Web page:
Herb of the Month – Glycyrrhiza Glabra

🌿This month’s herb of the month is Licorice, or Glycyrrhiza glabra.

Quick quiz: which herb contains a constituent that is 50 times sweeter than sugar?
The answer is Licorice, which is this month’s herb of the month.

🌿Botanical name and description:
Licorice (Glycyrrhiza glabra), is native to southern Europe and parts of Asia, but is today widely cultivated due to its use in confectionary. A member of the Fabaceae (bean and pea) family, it is a perennial herb that grows to 1.5m tall.

🌿History and traditional use:
Licorice has a long history of therapeutic use in many Eastern and Western medical traditions, including the European, Chinese and Indian medical traditions. The dried roots and rhizomes of the herb have been employed clinically for over 4,000 years, and it remains today one of the world’s most frequently prescribed herbal medicines. Traditionally, licorice has been valued as a soothing remedy for the body’s mucous membranes, and as a tonic to support the nervous system and adrenal glands. It has also been used in all three medical traditions above to sweeten and synergise herbal blends.

🌿Key constituents:
A diversity of biologically active phytochemical constituents have been isolated from licorice. 40-50% of the herb’s dry weight is comprised of a water-soluble compound that includes triterpene saponins, phenols including flavonoids and coumarins, saccharides, pectins, amino acids, mineral salts, and volatile oils, amongst other substances. While many of these contribute to the herb’s actions, of particular importance is the triterpenoid saponin glycyrrhizin (glycyrrhizic or glycyrrhizinic acid).

Glycyrrhizin is a major component of licorice root (comprising 2-9%) and is considered to be the herb’s most active constituent. Pharmacokinetically, glycyrrhizin is hydrolysed by intestinal bacteria with specialised beta-glucuronidases to its aglycone and primary metabolite, glycyrrhetic (glycyrrhetinic) acid. Glycyrrhetic acid is 200 to 1000 times more potent than glycyrrhizin, and is therefore responsible for many of the herb’s pharmacological properties.

🌿Actions and usage:
Among its various actions, licorice is valued for its adaptogenic and anti-ulcer effects. It is glycyrrhetic acid that is primarily responsible for the herb’s adaptogenic action. Although it has no natural glucocorticoid action, glycyrrhetic acid acts as an adaptogen primarily by altering the metabolism of the glucocorticoid hormone cortisol, one of the key mediators of the body’s stress response. Specifically, glycyrrhetic acid inhibits the 11beta-hydroxysteroid dehydrogenase type 2 enzyme, which catalyses the conversion of cortisol to cortisone, its inactive metabolite. This delays excretion and potentiates the activity of cortisol, which is beneficial in the initial stages of stress because it instigates negative feedback mechanisms that facilitate stress management. Licorice has also been valued for over 2000 years for its anti-ulcer activity, and the herb’s use in the prevention and treatment of ulcers is described in various pharmacopoeias and traditional medical systems.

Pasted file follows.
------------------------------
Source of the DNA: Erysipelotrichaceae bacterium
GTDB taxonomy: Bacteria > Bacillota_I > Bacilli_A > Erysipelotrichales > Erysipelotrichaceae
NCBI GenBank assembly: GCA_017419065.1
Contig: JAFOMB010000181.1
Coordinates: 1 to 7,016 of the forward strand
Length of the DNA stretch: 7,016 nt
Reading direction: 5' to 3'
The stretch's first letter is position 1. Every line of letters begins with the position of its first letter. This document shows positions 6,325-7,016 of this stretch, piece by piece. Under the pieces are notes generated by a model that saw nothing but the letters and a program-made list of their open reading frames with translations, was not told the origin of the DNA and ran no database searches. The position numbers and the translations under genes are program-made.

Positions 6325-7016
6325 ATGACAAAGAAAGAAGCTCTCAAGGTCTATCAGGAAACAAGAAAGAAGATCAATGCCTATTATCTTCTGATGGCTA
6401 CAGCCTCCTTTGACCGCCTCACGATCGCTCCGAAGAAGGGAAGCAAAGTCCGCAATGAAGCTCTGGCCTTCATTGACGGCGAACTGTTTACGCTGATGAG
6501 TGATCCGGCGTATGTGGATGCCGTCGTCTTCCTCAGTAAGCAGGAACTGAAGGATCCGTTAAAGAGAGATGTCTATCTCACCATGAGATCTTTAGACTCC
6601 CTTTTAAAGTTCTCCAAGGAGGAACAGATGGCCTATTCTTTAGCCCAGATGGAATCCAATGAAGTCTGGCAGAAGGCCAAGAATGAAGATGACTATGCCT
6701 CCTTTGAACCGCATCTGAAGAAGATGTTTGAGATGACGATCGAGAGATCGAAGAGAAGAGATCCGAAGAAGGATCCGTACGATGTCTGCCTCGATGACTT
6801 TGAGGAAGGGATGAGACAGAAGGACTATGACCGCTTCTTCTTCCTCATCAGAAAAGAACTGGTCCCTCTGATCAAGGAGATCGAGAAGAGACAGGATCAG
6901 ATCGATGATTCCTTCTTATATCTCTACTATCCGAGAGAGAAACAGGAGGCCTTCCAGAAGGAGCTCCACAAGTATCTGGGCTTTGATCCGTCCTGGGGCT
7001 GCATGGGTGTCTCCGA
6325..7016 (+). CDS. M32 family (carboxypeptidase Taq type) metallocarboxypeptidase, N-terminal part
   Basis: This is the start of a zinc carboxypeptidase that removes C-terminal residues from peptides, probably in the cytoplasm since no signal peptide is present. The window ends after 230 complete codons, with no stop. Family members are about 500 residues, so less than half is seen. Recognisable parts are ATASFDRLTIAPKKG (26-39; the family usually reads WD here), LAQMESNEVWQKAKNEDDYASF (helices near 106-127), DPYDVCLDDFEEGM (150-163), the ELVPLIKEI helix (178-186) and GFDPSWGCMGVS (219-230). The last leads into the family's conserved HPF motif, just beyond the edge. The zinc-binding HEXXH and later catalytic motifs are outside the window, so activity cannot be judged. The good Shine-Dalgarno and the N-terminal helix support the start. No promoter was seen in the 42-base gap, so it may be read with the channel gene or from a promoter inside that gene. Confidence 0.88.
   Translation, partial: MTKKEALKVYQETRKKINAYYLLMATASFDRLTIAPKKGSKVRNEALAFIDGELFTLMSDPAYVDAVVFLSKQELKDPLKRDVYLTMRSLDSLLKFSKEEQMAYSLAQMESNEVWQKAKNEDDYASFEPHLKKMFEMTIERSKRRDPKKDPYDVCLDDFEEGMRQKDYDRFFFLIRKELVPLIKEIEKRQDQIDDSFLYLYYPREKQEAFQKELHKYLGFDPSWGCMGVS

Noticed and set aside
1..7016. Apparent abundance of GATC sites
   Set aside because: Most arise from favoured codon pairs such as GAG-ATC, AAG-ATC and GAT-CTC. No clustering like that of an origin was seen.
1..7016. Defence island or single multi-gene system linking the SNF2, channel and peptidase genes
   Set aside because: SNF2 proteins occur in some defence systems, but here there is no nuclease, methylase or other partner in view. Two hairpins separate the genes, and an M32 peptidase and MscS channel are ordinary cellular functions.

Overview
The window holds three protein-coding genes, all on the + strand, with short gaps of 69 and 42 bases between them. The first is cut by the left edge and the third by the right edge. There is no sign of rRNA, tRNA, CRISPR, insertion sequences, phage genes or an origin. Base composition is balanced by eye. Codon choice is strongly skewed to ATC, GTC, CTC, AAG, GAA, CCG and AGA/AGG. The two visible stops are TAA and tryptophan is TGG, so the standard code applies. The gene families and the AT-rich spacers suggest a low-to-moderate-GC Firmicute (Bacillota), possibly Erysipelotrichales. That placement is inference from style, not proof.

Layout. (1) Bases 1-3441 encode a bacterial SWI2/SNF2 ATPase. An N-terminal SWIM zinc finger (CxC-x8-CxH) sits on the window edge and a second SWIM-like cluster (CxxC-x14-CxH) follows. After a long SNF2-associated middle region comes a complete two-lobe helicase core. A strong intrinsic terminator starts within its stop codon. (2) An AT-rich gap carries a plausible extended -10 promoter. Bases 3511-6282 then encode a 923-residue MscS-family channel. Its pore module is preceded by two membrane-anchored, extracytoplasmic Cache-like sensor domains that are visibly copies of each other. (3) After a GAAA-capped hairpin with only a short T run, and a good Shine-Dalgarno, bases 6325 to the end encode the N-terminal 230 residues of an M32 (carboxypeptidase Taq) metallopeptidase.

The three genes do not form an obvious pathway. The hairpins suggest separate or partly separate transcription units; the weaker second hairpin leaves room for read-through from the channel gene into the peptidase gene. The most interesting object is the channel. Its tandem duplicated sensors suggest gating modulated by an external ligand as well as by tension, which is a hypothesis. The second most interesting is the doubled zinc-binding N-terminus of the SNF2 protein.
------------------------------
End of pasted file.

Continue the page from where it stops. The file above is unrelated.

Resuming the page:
🌿Science and clinical trials:
There is an increasing body of research evidence on the therapeutic effects of licorice, in areas as diverse as the herb’s antiviral activity, effects on liver health and function, and potential benefit in the management of body weight and arthritis.

Regarding the herb’s anti-ulcer activity, recent studies indicate that licorice root is able to inhibit Helicobacter pylori, one of the two principal causes of gastrointestinal ulcer. A 2012 randomised double-blind placebo-controlled trial of 100 patients concluded that Licorice was 73.2% more effective in decreasing Helicobacter pylori gastric load than a placebo (1) and a 2014 double-blind clinical trial found the herb to be as successful at eradicating Helicobacter pylori as bismuth (2). Another 2016 trial demonstrated that licorice was an effective adjust therapy in the control of Helicobacter pylori (3).

(1) Puram, S., Suh, H., Kim, S., Bethapudi, B., Joseph, J., Agarwal, A., & Kudiganti, V. (2013). Effect of GutGard in the Management of Helicobacter pylori: A Randomized Double Blind Placebo Controlled Study. Evidence-Based Complementary & Alternative Medicine (Ecam), 2013, 1-8.

(2) Momeni, A., Rahimian, G., Kiasi, A., Amiri, M., & Kheiri, S. (2014). Effect of licorice versus bismuth on eradication of Helicobacter pylori in patients with peptic ulcer disease. Pharmacognosy Research, 6(4), 341-344.

(3) Hajiaghamohammadi, A., Zargar, A., & Oveisi, S. (2016). To evaluate of the effect of adding licorice to the standard treatment regimen of Helicobacter pylori. Brazilian Journal of Infectious Diseases, 20(6), 534–538.